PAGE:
## Homework help on 8.29

John Huang 1G
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### Homework help on 8.29

8.29 Which molecular substance do you expect to have the
higher molar heat capacity, NO or NO2? Why?

My question is, can we follow the line of reason that because NO2 has more bonds than NO, we can expect NO2 to require more energy to break bonds; thus resulting in a higher molar heat capacity in NO2?

Bansi Amin 1D
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### Re: Homework help on 8.29

Your reasoning makes sense. NO2 is more molecularly complex than NO so it would have a higher molar heat capacity.

John Huang 1G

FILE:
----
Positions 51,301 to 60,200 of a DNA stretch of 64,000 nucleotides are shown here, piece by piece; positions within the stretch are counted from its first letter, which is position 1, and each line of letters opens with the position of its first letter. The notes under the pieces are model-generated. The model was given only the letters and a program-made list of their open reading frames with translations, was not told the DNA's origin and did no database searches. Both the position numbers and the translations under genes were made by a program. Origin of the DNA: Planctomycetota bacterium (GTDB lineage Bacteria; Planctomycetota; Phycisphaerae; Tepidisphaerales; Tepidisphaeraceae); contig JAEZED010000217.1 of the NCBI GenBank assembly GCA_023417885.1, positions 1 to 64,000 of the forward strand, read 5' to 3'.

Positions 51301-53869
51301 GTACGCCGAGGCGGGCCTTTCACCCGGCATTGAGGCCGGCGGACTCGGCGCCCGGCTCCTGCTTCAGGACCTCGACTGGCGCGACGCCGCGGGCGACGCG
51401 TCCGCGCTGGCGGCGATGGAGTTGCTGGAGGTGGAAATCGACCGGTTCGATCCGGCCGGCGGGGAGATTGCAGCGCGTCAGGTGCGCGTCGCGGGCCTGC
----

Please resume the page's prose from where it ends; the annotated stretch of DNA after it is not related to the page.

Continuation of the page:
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### Re: Homework help on 8.29

Nevermind, I have found a better reason for this phenomenon. It is true that molar heat capacity increases with molecular complexity; but apparently, my initial reasoning was incorrect.

Molar heat capacities of gases composed of molecules are higher than those of monatomic gases because the molecules can store energy in multiple types of kinetic energy (e.g. rotational kinetic energy, translational kinetic energy).

With this line of reasoning, we can infer that because NO2 has more molecules than NO, NO2 is better "equipped" to store energy. Therefore NO2 stores more energy than NO and has a higher molar heat capacity.

204918982
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### Re: Homework help on 8.29

So thinking in terms of which one has more bonds is incorrect?

Bansi Amin 1D
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### Re: Homework help on 8.29

Ah, so yes. Thinking in terms of number of bonds is incorrect. It's all about the potential to store energy then. That's cool.

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